8. Chen MJ, Wang JB, Chen HY, Ogunseitan OA, Zhang MX, Zang HB, et al. Electronic waste disassembly with industrial waste heat. Environ Sci Technol. 2013;47:12409–16.

    Article  Google Scholar 

  9. Wang X, Gaustad G. Prioritizing material recovery for end-of-life printed circuit boards. Waste Manage. 2012;32:1903–13.

    Article  Google Scholar 

  10. Wang HD, Zhang SH, Li B, Pan D, Wu YF, Zuo TY. Recovery of waste printed circuit boards through pyrometallurgical processing: a review. Resour Conserv Recy. 2017;126:209–18.

    Article  Google Scholar 

  11. Qiu RJ, Lin M, Ruan JJ, Fu YG, Hu JQ, Deng ML, et al. Recovering full metallic resources from waste printed circuit boards: a refined review. J Clean Prod. 2020;244:118690.

    Article  Google Scholar 

  12. Tuncuk A, Stazi V, Akcil A, Yazici EY, Deveci H. Aqueous metal recovery techniques from e-scrap: hydrometallurgy in recycling. Miner Eng. 2012;25:28–37.

    Article  Google Scholar 

  13. Cui H, Anderson CG. Literature review of hydrometallurgical recycling of printed circuit boards (PCBs). J Adv Chem Eng. 2016;6:1000142.

    Google Scholar 

  14. Bruckner L, Frank J, Elwert T. Industrial recycling of lithium-ion batteries – a critical review of metallurgical process routes. Metals-Basel. 2020;10:1107.

    Article  Google Scholar 

  15. Sethurajan M, van Hullebusch ED, Fontana D, Akcil A, Deveci H, Batinic B, et al. Recent advances on hydrometallurgical recovery of critical and precious elements from end of life electronic wastes – a review. Crit Rev Env Sci Tec. 2019;49:212–75.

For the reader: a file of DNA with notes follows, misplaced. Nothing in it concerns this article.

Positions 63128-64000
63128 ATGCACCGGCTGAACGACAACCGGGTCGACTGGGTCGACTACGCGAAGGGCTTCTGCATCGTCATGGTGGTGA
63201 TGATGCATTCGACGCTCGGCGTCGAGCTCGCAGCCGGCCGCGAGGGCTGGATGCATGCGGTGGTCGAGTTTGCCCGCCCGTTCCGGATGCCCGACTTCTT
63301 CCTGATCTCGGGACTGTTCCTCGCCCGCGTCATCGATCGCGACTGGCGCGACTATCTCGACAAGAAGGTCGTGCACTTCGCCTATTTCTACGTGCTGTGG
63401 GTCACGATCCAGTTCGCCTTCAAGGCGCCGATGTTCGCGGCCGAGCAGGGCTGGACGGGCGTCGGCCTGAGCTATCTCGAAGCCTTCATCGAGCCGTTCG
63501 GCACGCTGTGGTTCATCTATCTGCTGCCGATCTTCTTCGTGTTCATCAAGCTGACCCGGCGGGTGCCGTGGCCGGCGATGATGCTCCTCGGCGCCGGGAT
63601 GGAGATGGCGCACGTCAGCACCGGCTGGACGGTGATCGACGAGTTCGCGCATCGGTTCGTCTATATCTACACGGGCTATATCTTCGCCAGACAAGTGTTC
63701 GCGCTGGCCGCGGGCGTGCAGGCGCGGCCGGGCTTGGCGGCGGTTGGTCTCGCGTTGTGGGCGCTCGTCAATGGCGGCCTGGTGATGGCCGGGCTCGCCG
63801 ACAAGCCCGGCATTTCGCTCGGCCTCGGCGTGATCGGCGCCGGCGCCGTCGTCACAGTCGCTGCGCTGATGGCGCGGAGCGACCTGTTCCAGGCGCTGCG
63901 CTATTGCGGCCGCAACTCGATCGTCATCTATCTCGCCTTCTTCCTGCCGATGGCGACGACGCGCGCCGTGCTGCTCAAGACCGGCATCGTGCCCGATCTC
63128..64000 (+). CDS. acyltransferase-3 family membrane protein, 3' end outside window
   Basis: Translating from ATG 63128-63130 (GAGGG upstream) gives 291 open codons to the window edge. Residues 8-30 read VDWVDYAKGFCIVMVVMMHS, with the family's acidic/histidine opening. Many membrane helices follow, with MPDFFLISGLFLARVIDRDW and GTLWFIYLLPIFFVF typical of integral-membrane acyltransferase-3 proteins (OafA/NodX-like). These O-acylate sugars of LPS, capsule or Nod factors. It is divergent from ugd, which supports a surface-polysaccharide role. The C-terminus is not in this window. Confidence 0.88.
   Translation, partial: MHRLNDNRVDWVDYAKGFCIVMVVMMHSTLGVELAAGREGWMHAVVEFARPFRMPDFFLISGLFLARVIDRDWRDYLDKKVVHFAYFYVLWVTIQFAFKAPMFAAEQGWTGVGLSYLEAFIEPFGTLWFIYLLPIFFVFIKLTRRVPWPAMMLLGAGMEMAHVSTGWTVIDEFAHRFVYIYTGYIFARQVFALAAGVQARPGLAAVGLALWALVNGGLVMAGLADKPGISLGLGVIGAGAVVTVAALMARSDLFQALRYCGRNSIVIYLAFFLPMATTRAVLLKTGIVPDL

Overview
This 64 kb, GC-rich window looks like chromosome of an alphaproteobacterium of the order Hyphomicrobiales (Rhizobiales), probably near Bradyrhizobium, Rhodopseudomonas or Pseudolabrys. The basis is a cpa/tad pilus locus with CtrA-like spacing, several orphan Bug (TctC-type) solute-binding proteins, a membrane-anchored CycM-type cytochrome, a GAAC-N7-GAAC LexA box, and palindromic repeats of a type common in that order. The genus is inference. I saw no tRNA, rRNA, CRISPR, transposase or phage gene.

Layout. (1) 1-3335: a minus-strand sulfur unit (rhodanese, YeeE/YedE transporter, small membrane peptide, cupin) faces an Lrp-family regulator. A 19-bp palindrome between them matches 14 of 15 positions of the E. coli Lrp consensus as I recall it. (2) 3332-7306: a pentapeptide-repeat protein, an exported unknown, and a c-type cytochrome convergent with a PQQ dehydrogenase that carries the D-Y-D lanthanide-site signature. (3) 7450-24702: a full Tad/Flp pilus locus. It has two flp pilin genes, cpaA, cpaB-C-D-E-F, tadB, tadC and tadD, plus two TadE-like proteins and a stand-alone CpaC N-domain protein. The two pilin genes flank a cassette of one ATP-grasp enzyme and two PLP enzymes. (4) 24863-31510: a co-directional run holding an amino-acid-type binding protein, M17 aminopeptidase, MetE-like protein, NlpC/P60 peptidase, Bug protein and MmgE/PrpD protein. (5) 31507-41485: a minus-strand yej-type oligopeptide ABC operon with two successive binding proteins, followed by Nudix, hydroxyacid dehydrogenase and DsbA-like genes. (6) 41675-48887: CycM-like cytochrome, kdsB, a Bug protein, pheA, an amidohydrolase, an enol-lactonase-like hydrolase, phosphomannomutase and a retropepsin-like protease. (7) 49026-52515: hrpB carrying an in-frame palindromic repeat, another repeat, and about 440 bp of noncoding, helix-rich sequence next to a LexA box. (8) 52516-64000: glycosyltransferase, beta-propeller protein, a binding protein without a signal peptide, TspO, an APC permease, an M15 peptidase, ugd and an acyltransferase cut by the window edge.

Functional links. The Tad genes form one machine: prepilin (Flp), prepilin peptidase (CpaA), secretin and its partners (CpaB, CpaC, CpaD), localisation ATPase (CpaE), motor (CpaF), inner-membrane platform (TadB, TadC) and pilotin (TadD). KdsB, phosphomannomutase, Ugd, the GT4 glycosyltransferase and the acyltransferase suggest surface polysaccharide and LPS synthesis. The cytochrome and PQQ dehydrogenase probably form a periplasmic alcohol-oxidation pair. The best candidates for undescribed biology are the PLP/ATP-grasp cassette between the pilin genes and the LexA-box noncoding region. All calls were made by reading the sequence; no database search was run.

Article  Google Scholar 

  16. Ghosh B, Ghosh MK, Parhi P, Mukherjee PS, Mishra BK. Waste Printed Circuit Boards recycling: an extensive assessment of current status. J Clean Prod. 2015;94:5–19.

    Article  Google Scholar 

  17. Kaya M. Recovery of metals and nonmetals from electronic waste by physical and chemical recycling processes. Waste Manage. 2016;57:64–90.

    Article  Google Scholar 

  18. Guo JY, Guo J, Xu ZM. Recycling of non-metallic fractions from waste printed circuit boards: a review. J Hazard Mater. 2009;168:567–90.

    Article  Google Scholar 

  19. Lixandru A, Venkatesan P, Jonsson C, Poenaru I, Hall B, Yang Y, et al. Identification and recovery of rare-earth permanent magnets from waste electrical and electronic equipment. Waste Manage. 2017;68:482–9.

    Article  Google Scholar 

  20. Sahan M, Kucuker MA, Demirel B, Kuchta K, Hursthouse A. Determination of metal content of waste mobile phones and estimation of their recovery potential in Turkey. Int J Env Res Pub He. 2019;16:887.

    Article  Google Scholar 

  21. Xiu FR, Qi YY, Zhang FS. Leaching of Au, Ag, and Pd from waste printed circuit boards of mobile phone by iodide lixiviant after supercritical water pre-treatment. Waste Manage. 2015;41:134–41.

    Article  Google Scholar 

  22. Jiang P, Harney M, Song YX, Chen B, Chen Q, Chen TN, et al. Improving the end-of-life for electronic materials via sustainable recycling methods. Procedia Environ Sci. 2012;16:485–90.